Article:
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Cruise DESTINATIONS O


ne of the biggest growth areas in the leisure travel sector in the past few years has been


the cruise market. Although a much smaller sector than


traditional land-based holidays, both ocean and river cruising are catching the world’s imagination and registering strong growth as a result. Cruise industry body Cruise Lines International Association (CLIA) said in 2009 that there were 17.8 million ocean cruise passengers alone compared with 25.8 million predicted for this year. Growth is not expected to slow down any time soon, as the cruise operators’ order books reveal. This year alone sees the launch of 13 new ocean-going ships, representing an investment of more than $6.8 billion. Meanwhile, 13 river ships are expected to be launched, increasing capacity by 30,006. By 2026, CLIA predicts that 97 new ships will be setting sail either at sea or on rivers, increasing capacity by 230,788. Furthermore, the growth is essentially


global as holidaymakers around the world increasingly opt for a waterborne break. And with various niches emerging, from adventure to high luxury, there is something for all tastes and wallets. David Winterton, UK brand manager and global brand curator for river cruise company Emerald Waterways, argues that if airlines and airports are not already thinking about how they can get a slice of the pie, they should be.


He says: “It is a fantastic option for them, river cruises are growing massively at the moment. We saw an explosion in ocean cruises 10 or 15 years ago and that is where river cruising is now.” Winterton says his own company is


certainly seeing some of the growth, with Emerald taking on three ships this year, bringing the total size of the fleet to seven while rival brands Riviera Travel is launching four and CroisiEurope is adding three to its global fleet.


Upward trend


Meanwhile Clive Jones, Oceania Cruises and Regent Seven Seas Cruises senior director, guest services, paints a similar picture beyond the coastline. He says in 2016 Oceania launched


the 684-guest Sirena while


David Winterton


Regent launched the 750-guest Seven Seas


Explorer with its sister ship due to take to the waves in 2020.


He adds: “Cruise is a global, multi- billion-dollar industry which grows in popularity as a holiday choice each year. Cruise lines are building more ships to satisfy demand, which of course results in the need for more itineraries and therefore more flights.” Like the aviation industry, while much of the growth is on well-established itineraries as capacity increases, customers’ thirst for new adventures is also helping to drive growth. Winterton says that while the 1,161km-long Rhine the Main and Danube, which are connected via canals, are the most popular rivers for cruising, others are beginning to come into play. “The Rhine remains the most popular river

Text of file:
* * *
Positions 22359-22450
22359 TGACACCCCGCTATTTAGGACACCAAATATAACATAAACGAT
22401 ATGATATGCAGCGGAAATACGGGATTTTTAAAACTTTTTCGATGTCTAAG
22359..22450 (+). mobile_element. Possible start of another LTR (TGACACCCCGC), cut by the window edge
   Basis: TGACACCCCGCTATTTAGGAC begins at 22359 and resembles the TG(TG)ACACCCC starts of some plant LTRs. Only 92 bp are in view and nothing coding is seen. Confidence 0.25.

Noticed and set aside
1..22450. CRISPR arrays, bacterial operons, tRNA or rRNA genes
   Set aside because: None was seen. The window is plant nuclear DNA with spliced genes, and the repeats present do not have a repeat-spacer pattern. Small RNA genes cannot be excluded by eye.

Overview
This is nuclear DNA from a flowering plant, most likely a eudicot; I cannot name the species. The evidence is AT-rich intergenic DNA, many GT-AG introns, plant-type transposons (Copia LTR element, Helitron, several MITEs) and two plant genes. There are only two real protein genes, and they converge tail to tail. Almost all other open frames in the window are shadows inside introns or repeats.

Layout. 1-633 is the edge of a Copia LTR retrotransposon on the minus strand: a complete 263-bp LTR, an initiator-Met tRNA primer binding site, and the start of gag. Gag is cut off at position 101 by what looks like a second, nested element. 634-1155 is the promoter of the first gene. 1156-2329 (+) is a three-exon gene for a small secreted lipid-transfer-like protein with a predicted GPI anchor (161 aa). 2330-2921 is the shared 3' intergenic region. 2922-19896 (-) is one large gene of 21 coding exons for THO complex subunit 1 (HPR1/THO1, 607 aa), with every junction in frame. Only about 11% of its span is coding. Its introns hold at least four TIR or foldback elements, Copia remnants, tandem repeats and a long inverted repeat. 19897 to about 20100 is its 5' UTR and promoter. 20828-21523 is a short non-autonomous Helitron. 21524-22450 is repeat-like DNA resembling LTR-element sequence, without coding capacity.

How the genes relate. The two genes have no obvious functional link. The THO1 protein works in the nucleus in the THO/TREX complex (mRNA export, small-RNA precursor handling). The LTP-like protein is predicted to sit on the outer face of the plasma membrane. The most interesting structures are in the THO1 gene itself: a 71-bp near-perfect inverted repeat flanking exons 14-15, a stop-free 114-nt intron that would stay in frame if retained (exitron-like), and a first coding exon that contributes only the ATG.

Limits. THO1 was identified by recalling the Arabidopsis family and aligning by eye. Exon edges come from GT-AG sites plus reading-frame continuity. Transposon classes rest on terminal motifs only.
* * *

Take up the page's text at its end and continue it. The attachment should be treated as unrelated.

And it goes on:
– it is what people expect of Europe,” he says. “But the Douro in Portugal is becoming popular, as is the Rhone in France. In addition, because many of the


turnaround ports, where customers embark and disembark at the start and the end of their trips, on these rivers are not close to traditionally popular airports, there is an opportunity for many secondary airports to grow their numbers. “One of the main differences for the airlines is having the routes to where we want to go with the right availability,” Winterton says. “We’re not going into traditional holiday destination airports like Palma; we’re going into Nuremburg, Vienna or Frankfurt. “Many of them don’t have a great direct


flight from UK regional airports and our guests often have to fly via Amsterdam, so our biggest airline is KLM. Where we can get direct flights on Jet2.com or Flybe, we are doing so and our guests are using them. “However, our Douro itinerary is a


Saturday-to-Saturday cruise and Jet2.com and Flybe don’t do weekends, so our customers have to come back via Amsterdam. Our river cruises tend to go every day and with a lot of regional airlines doing mainly Friday services or the weekends. It means we can struggle.” Jones adds that the restrictions of the


ocean cruise sector means airports based close to the coastline are the ones most likely to benefit from increased cruise passenger numbers. However, he believes inland airports can still find they have a role to play too. He says: “In general, coastal airports


are the vast majority of those used but there are some exceptions. We use Calgary International Airport as a start and end point for some of our Alaskan cruises, where we have a land tour as part of the holiday package. “Bangkok is inaccessible to larger cruise ships and so often not perceived as a cruise destination by airlines. However, south-east Asia is becoming


w routesonline.com ROUTES NEWS 2017 ISSUE 5 93


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